The average manuscript is somewhere around 80,000 words in length. If you're like me and, even in your thirties, are still measuring every length of writing against the 700-word essays you were made to write in high school, that's a little over 114 poorly referenced essays on topics you didn't really care about.
If those essays had anything going for them, however, it was that the subjects were well defined, and you didn't have to pull everything out of thin air. But with an original work, you're entirely on your own. Even with a pretty good outline of what you want to write, there's a world full of details to fill in along the way, and it's gotta come from somewhere.
Taking a subtle cue from Writer's Connect issue 87, here's how a small change in perspective can make filling in the blanks a breeze.
This post brought to you by guest blogger Tyrone Couch.
Look for Opportunity in All Things
However boring or mundane you might think your everyday life, it is teeming with sources of inspiration. It doesn't need to be something that happens directly to you; it might be something you overhear on a train, a thought you have in the shower, the exploits of a coworker or family member, or something you see on TV.
With a little poking and prodding, anything can be turned into a good story ... but only if you're paying attention!
Let's say someone you know is going through a bad separation, and the other party is giving them hell. You're a confidant of theirs, and they're keeping you up to date with all the latest in their ex's nonsense. He's calling her friends, showing up at her workplace, and always coming up with cruel and unusual ways of making her life difficult.
Of course, this is terrible, and you wouldn't wish it on anyone ... but you've gotta admit, it's interesting. It's the kind of drama that made those vapid Hollywood housewives millionaires. If you've got your writing cap on, then it just might occur to you to incorporate some of what's happening into your manuscript.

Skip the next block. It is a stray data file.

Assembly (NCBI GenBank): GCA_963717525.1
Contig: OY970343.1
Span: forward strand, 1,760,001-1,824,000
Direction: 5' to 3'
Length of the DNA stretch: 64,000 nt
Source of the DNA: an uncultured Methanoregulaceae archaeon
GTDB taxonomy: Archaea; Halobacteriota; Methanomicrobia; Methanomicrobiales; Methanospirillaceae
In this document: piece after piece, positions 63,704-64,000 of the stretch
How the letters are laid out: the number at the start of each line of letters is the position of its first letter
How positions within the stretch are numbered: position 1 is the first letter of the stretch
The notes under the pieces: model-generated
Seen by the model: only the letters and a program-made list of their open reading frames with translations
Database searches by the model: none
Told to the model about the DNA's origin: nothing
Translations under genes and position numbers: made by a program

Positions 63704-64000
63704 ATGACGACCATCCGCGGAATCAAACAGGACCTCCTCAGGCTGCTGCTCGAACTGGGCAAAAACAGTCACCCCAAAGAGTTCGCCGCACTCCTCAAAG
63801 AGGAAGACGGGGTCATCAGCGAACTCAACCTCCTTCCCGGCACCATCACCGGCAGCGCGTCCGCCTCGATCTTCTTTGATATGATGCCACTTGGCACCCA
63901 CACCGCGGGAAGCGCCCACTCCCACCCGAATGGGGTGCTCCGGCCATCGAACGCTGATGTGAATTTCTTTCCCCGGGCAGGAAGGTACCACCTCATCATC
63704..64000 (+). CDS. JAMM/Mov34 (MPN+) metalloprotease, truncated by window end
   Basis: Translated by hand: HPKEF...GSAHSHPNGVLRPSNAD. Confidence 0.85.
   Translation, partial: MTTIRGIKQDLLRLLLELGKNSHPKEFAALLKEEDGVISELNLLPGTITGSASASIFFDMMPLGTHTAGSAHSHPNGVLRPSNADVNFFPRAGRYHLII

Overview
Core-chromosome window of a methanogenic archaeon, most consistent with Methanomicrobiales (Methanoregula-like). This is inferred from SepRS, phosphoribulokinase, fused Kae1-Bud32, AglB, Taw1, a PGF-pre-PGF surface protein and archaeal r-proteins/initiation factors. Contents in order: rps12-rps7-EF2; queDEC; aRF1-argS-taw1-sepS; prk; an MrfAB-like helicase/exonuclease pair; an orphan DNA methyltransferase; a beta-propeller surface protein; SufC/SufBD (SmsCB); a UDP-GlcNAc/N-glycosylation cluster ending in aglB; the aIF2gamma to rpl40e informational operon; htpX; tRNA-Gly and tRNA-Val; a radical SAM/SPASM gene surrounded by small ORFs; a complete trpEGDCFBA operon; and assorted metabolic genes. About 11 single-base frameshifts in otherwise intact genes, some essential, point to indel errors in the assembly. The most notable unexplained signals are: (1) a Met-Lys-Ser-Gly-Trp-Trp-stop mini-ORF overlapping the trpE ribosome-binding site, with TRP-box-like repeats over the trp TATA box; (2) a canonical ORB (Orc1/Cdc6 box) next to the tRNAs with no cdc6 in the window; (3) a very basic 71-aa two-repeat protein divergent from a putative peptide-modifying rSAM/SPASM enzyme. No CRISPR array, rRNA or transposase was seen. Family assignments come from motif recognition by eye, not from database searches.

Now, this is a friend of yours, and this is their reality, so you're going to want to be delicate about how you approach it. Depending on how true to life your depiction is, you might want to consider asking for their permission to tell their story. However, as is the nature of working from inspiration, the end result needn't look anything like the inspiring event.
In your story, perhaps your friend is a princess with a persistent and conniving suitor. Maybe the genders are reversed, and it's a woman harassing a man. You might start at the beginning of the relationship before everything went bad, only for it to go much, much worse.
If you were to reduce what's happening to your friend down to a kernel of an idea, it could be as simple as 'man bothering woman', and you could build it up from there. It could be as big as the entire premise for your story, or as small as an interaction between two side characters.
The idea here is to look at everything with an appraising eye, and consider how it could be leveraged into a story. Whether you strip it back to its most basic or embellish it beyond your wildest dreams is entirely up to you!
If your characters are to have any depth, you'll have to know what makes them do the things they do. Why does the hero care what happens to his world? Why does the villain seek to destroy it? Heroism and villainy for their own sake are, frankly, uninteresting. Real people don't do anything for no reason, so why should your characters?